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Psotova H.,Cardiovascular Center Na Homolce Hospital Prague Czech Republic | Ostadal P.,Cardiovascular Center Na Homolce Hospital Prague Czech Republic | Mlcek M.,Charles University | Kruger A.,Cardiovascular Center Na Homolce Hospital Prague Czech Republic | And 7 more authors.
Artificial Organs | Year: 2015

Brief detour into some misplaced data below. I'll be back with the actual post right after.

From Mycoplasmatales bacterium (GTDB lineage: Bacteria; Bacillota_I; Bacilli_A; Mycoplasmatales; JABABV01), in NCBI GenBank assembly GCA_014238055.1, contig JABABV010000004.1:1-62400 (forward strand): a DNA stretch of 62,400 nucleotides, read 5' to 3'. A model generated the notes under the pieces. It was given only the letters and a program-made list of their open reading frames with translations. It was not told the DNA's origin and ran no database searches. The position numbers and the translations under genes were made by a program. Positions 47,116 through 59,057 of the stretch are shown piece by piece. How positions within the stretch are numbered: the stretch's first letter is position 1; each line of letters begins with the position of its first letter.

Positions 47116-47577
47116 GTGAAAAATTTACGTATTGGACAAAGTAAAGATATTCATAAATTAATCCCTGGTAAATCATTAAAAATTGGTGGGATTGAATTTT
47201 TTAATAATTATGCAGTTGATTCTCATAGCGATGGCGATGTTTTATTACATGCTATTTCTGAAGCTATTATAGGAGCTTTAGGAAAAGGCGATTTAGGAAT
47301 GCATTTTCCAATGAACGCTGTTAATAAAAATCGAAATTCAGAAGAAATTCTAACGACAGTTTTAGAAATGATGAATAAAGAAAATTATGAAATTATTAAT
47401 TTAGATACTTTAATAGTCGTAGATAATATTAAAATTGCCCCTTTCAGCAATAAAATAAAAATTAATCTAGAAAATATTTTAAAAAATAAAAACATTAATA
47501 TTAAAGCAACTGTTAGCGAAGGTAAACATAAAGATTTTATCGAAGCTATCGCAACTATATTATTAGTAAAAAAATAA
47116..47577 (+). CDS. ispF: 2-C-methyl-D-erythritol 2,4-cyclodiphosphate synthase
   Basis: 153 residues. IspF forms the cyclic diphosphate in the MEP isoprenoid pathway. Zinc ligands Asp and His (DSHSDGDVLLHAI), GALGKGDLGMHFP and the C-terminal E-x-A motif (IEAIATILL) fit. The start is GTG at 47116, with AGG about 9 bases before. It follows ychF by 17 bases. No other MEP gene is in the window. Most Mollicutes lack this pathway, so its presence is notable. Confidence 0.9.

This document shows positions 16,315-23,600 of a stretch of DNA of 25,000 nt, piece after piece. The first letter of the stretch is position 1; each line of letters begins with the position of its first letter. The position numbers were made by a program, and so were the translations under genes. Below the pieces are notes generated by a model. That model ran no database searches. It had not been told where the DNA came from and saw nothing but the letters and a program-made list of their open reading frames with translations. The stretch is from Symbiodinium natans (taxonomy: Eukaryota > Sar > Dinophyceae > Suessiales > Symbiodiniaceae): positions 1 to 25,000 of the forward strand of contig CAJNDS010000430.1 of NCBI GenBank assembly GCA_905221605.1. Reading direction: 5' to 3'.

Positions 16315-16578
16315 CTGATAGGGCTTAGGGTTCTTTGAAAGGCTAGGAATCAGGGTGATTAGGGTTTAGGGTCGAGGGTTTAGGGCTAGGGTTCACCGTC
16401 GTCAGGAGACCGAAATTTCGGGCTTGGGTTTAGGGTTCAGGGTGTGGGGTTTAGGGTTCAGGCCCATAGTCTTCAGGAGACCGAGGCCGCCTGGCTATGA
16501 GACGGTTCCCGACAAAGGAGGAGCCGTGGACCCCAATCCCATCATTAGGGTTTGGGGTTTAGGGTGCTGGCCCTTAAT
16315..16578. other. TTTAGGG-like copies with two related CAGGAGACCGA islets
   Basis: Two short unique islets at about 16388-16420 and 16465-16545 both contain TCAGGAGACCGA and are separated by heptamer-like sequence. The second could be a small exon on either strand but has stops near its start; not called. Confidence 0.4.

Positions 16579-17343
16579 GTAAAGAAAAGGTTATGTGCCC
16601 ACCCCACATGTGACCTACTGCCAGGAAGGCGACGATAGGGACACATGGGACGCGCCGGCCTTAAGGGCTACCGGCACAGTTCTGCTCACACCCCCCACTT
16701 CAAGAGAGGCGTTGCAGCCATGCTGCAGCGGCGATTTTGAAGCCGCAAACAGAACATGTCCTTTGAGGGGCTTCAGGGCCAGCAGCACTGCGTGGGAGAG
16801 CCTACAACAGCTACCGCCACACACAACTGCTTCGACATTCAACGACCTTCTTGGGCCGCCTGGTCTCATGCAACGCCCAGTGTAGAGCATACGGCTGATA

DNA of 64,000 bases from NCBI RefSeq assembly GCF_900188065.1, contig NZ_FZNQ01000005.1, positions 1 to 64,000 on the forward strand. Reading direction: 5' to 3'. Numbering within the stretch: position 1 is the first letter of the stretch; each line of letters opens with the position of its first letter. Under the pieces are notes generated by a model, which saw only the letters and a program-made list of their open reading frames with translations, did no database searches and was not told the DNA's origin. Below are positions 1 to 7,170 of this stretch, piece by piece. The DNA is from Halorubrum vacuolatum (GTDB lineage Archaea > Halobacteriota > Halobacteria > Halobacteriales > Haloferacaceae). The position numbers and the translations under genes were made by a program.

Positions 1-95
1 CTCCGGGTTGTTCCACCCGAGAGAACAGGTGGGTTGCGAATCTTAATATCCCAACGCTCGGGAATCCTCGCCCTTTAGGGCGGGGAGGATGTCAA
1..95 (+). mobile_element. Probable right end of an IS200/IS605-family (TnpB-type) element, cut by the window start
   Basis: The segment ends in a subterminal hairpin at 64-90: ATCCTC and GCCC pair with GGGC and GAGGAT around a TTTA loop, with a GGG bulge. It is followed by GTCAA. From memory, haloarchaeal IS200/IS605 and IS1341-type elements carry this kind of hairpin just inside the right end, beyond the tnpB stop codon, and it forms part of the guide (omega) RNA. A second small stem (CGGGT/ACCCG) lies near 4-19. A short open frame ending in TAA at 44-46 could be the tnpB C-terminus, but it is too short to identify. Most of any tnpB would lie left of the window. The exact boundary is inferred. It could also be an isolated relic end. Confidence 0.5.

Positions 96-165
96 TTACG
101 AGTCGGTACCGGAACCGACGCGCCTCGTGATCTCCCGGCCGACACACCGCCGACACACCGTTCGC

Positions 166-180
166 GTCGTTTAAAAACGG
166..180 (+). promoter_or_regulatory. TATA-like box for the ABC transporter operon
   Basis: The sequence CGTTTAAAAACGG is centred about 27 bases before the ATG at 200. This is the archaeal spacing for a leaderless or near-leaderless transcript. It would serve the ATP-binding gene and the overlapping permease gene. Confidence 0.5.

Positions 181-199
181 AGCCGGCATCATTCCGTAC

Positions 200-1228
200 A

The protective effects of ischemic postconditioning (IPC) and nitric oxide (NO) administration have been demonstrated in several ischemic scenarios. However, current evidence regarding the effect of IPC and NO in extracorporeal cardiopulmonary resuscitation remains lacking. Fifteen female swine (body weight 45kg) underwent veno-arterial extracorporeal membrane oxygenation (ECMO) implantation; cardiac arrest-ventricular fibrillation was induced by rapid ventricular pacing. After 20min of cardiac arrest, blood flow was restored by increasing the ECMO flow rate to 4.5L/min. The animals (five per group) were then randomly assigned to receive IPC (three cycles of 3min ischemia and reperfusion), NO (80ppm via oxygenator), or mild hypothermia (HT; 33.0°C). Cerebral oximetry and aortic blood pressure were monitored continuously. After 90min of reperfusion, blood samples were drawn for the measurement of troponin I, myoglobin, creatine-phosphokinase, alanine aminotransferase, neuron-specific enolase, cystatin C, and reactive oxygen metabolite (ROM) levels. Significantly higher blood pressure and cerebral oxygen saturation values were observed in the HT group compared with the IPC and NO groups (P<0.05). The levels of troponin I, myoglobin, creatine phosphokinase, and alanine aminotransferase were significantly lower in the HT group (P<0.05); levels of neuron-specific enolase, cystatin C, and ROM were not significantly different. IPC and NO were comparable in all monitored parameters. The results of the present study indicate that IPC and NO administration are not superior interventions to HT for the maintenance of blood pressure, cerebral oxygenation, organ protection, and suppression of oxidative stress following extracorporeal cardiopulmonary resuscitation. © 2015 Wiley Periodicals, Inc. and International Center for Artificial Organs and Transplantation. Source

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